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3e: So What Happened During the Egyptian Revolution?

The Camp that Toppled a President

The revolutions sweeping the Middle East right now are attracting a lot of international attention. They are raising questions and creating platforms for debates and conversation. These revolutions are often compared to the Iranian revolution in 1979 that ousted the American-backed Shah, comparing him to Egypt’s Mubarak. Egyptians labeling him the US puppet in the Middle East. People are also drawing comparisons between these revolutions, bloodless as they were in Egypt with the French revolution, the American revolution and Western revolutions in general.

On January 25th 2011, Egyptian youth, adults, children, males and females took to the streets. After witnessing the success of the Tunisian revolution in ousting Ben Ali, Egyptians knew it was their turn. Egyptian’s had three basic demands:  “عيش، حرية، عدالة اجتماعية” (bread, social equality and freedom). These three fundamental human rights soon became the revolution’s slogan.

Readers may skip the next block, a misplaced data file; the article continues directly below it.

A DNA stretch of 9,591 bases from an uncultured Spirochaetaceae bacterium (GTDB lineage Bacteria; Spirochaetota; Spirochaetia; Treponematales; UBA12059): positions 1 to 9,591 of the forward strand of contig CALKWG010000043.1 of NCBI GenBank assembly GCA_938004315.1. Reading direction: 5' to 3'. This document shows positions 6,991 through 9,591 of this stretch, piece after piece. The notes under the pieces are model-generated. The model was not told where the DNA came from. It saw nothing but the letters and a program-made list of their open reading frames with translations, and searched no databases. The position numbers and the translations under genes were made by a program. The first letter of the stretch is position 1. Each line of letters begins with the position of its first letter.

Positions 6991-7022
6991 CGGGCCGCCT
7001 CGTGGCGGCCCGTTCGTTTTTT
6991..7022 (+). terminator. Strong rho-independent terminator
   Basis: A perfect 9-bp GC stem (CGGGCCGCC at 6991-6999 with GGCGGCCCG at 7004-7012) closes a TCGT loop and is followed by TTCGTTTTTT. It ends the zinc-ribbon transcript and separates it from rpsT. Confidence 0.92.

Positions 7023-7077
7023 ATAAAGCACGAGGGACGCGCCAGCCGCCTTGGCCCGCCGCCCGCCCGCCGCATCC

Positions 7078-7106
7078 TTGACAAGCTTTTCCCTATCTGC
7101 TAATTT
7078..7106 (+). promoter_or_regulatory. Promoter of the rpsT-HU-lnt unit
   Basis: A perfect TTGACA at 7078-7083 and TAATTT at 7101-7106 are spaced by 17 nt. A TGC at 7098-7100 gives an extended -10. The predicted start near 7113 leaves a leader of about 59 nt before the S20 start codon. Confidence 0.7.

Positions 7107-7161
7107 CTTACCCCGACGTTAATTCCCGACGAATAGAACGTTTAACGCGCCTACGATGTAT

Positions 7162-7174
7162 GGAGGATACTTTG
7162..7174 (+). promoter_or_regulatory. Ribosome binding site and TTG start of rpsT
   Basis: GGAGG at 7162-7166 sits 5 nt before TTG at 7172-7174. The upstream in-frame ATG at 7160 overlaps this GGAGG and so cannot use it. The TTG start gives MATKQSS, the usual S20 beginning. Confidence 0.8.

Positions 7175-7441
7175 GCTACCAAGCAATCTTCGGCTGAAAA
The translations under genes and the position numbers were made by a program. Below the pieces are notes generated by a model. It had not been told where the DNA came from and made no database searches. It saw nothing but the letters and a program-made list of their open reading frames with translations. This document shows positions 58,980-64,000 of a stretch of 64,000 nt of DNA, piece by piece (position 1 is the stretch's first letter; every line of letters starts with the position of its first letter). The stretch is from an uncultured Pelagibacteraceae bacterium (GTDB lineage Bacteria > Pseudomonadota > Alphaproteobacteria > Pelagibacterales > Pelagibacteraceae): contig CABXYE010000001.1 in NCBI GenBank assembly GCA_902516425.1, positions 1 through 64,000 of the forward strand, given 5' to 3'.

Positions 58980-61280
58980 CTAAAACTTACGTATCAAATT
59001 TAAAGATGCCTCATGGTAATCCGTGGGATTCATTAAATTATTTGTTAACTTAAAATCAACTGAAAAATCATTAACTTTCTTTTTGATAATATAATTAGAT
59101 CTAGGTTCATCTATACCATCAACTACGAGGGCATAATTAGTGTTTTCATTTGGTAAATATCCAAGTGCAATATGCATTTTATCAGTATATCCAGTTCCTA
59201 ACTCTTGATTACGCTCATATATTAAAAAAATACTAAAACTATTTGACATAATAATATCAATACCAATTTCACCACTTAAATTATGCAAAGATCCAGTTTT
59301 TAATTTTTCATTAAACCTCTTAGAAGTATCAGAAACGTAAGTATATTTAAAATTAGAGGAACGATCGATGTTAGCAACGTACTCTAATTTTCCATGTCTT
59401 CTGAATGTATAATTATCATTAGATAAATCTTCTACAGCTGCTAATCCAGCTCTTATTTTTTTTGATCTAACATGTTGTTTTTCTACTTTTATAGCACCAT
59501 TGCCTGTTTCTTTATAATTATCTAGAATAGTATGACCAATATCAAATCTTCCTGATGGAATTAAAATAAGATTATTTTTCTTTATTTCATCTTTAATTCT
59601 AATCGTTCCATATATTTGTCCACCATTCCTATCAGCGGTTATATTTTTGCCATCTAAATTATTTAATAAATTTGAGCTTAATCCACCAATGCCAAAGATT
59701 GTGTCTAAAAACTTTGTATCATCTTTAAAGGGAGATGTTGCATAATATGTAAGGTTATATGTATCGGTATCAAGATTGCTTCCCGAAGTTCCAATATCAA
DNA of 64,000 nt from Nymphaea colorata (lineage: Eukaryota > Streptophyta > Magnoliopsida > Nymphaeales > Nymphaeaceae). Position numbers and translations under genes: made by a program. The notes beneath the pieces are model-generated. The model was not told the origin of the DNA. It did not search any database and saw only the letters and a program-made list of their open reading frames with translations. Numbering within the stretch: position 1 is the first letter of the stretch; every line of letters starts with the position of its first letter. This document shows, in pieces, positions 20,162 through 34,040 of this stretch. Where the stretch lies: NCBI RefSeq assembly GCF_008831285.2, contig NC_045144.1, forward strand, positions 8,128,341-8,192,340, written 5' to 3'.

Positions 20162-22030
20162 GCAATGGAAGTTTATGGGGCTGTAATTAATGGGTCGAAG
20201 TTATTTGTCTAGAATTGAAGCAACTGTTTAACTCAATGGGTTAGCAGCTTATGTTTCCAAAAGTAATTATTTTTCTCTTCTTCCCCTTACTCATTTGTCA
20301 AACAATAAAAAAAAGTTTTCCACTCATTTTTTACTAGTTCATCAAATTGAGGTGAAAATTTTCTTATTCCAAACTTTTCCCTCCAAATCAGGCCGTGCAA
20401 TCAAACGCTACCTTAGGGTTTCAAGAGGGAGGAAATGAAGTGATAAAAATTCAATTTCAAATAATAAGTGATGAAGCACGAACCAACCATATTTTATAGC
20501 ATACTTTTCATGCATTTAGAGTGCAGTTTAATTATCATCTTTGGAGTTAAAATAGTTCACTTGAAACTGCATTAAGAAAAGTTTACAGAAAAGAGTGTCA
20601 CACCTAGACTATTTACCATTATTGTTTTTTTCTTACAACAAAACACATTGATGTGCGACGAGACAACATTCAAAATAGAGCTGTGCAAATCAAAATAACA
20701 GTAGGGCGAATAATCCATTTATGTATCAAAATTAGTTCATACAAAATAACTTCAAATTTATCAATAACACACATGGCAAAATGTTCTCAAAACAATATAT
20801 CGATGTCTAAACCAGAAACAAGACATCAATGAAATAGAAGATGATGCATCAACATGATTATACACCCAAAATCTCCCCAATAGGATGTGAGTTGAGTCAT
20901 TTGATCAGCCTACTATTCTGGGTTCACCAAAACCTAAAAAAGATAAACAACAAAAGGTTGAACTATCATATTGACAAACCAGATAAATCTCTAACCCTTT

The Revolution came as a surprise to many. It especially surprised President Hosni Mubarak who had been in power for 30 years and was planning his son, Gamal Mubarak’s ascension to the throne. This was among the reasons Egyptians revolted; they wanted to ensure their country did not become a monarchy, and they wouldn’t be forced to live the next 30 or more years under the same stifling and corrupt regime. Continue reading

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1f: Ahmed – The High School Convicted Baltagy

[Prelude: Read my post for background information about what happened during the Egyptian Revolution.]

On Tuesday January 25th 2011, while I was headed to class early in the morning, Ahmed geared up in his over-worn black shirt with an Egyptian flag ironed on. Together, Ahmed and his older sister, Sarah, marched out of their house and headed towards Tahrir Square.


The protests at Tahrir Square were in full force. People were no longer scared of the State security, the police, the government or even their family’s outrage for joining these sporadic protests. Once things had cooled down towards the evening and everyone regrouped, they realized Ahmed was missing. With Ahmed’s short height, small physique and typical dark curly Egyptian hair, it was difficult to spot him amongst a crowd. His friends and family checked everywhere, called Ahmed, texted him and sent out mass messages for people to stay on the lookout for Ahmed. Continue reading

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